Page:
Historically, my alter-egos have always teetered on a mucky brink. That 60’s “Sybil” of 70’s Sally fame had no idea just how simple her life was. True, her ratings were always better.
Add to the mix a few moody ids and restless egos.
Hmmm. That sounds like a psychiatric country tune, eh Lillian?
Not to fear, these potential, but perhaps dismissed profile pictures all result from too vivid episodes of wishful thinking and subconscious projection.
Okay. Okay. I’ll admit it now. While in Sr Edward Patricia’s class at St Thomas More Elementary School in Chapel Hill (1964-65, “She Loves You, Yeah, Yeah, Yeah”), my self image was derived from Saturday morning images of Mighty Mouse, Johnny Quest, and Natasha Fatale (Boris Badenov’s paramour).
That was countered with an equal part 2nd grade dysfunction in Mrs Greene’s decidedly UN-Catholic class at Glenwood Elementary. When asked to raise our hands if any characteristics or circumstances apply to “us”, I once too often scanned the room to find I was the only 7-year old with a raised hand. (“Who here isn’t Protestant?” “Who has heard Foreign languages at home?” ETC. ETC. ETC.)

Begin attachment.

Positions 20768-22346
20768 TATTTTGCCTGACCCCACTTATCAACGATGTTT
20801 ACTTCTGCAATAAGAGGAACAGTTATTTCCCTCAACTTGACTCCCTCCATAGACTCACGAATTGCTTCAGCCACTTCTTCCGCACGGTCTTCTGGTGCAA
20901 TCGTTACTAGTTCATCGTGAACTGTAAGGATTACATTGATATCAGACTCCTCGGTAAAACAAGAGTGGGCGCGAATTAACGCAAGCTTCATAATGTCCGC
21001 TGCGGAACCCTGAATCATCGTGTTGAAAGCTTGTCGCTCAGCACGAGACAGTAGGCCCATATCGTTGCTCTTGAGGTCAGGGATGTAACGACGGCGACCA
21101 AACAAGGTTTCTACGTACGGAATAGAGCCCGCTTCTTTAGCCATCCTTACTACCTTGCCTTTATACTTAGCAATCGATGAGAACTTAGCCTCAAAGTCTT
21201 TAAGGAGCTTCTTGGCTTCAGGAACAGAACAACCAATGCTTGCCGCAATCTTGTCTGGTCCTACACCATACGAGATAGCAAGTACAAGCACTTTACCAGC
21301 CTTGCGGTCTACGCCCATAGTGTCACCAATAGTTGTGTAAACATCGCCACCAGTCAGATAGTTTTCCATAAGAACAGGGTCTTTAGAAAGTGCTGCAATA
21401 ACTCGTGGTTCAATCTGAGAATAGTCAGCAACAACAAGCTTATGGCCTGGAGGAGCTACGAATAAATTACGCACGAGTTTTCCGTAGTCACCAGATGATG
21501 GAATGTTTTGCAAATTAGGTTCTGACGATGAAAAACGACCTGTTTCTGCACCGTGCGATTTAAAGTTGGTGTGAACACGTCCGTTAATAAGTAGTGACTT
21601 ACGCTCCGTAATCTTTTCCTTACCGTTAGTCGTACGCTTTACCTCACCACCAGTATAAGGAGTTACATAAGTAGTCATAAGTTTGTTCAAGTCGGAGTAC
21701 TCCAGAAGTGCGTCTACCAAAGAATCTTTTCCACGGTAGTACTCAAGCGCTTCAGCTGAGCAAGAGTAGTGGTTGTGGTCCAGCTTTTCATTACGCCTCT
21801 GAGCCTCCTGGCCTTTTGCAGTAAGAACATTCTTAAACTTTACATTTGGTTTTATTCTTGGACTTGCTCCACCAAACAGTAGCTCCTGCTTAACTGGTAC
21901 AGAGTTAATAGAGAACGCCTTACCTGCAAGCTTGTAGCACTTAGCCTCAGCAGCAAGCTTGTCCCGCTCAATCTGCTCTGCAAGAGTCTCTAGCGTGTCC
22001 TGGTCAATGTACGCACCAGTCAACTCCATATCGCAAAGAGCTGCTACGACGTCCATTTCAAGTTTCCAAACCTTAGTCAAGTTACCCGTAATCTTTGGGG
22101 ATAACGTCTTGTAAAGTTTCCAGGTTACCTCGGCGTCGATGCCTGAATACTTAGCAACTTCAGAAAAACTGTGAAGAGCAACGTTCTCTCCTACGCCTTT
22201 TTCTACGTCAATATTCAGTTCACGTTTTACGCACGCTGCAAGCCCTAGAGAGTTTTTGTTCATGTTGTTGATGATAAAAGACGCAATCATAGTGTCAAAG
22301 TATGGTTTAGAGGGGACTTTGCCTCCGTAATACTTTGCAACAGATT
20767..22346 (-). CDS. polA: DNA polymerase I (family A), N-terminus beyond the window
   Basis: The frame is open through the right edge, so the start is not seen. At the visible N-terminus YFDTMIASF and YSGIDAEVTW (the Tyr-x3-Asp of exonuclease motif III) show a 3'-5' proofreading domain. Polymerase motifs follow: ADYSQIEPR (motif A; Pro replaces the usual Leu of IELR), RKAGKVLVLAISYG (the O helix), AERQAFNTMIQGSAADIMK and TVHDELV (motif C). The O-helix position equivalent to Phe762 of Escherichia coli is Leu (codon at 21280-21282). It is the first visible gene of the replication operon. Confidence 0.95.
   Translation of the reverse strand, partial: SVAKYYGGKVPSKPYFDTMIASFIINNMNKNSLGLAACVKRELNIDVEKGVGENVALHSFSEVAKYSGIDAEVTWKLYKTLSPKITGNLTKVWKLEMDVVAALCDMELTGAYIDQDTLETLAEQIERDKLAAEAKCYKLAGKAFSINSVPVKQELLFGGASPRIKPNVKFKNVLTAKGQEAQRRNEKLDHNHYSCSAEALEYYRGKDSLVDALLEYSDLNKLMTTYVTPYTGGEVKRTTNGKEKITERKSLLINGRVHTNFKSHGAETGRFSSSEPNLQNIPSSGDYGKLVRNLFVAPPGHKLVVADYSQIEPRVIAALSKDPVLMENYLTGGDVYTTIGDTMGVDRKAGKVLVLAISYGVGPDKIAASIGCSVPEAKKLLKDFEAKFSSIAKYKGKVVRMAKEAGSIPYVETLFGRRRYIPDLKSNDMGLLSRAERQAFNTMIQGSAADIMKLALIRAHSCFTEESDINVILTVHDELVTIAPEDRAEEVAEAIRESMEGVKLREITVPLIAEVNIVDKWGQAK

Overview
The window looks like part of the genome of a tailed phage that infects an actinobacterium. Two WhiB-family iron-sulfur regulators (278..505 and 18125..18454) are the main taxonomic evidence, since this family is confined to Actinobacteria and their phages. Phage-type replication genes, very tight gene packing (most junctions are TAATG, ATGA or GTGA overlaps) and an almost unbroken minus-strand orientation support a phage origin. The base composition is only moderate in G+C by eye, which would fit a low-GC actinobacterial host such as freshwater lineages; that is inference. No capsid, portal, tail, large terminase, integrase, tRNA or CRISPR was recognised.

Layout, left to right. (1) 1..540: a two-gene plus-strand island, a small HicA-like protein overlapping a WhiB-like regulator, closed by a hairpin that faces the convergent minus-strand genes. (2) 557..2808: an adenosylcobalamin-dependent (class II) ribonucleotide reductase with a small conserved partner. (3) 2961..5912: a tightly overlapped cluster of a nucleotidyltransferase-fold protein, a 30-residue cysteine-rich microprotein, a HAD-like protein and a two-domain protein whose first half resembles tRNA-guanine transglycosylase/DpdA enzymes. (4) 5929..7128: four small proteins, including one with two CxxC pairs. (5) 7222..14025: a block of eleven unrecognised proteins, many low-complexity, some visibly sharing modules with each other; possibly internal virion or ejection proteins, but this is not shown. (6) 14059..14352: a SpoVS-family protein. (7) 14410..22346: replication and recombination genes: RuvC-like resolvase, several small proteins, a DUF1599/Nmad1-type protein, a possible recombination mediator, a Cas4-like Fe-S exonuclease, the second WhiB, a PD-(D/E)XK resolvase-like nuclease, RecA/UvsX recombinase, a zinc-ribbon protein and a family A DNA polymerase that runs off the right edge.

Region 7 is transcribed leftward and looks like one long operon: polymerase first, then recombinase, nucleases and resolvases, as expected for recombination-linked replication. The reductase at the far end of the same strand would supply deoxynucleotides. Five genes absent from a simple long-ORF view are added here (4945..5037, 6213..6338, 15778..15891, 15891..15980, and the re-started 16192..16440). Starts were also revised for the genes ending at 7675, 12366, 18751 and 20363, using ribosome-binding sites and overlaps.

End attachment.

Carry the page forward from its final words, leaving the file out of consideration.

Hal and Margy found no resistance when they presented me with the notion of transferring. They surely underestimated my relief.
Neighborhood buddies (Damian, Mark, Carol) helped assuage my blossoming neuroses and need for control.
I also met who would become my first girlfriend while seated in the third row. For two years she encouraged my primary school bravado. We alternated spending weekday afternoons at each other’s house. She complimented my first pair of glasses, round tortoise shell.
And I learned firsthand the joys of distraction that schoolyard drama can have.
I cried when we moved away during the summer before fifth grade. My pen is raised to “J”, whom I never saw again until a chance moment in an elevator in DC fifteen years later. We recognized each other immediately.
(Image: “Caricature No. 61, Albert Clev” by Benjamin Roubaud, Panthéon Charivarique.)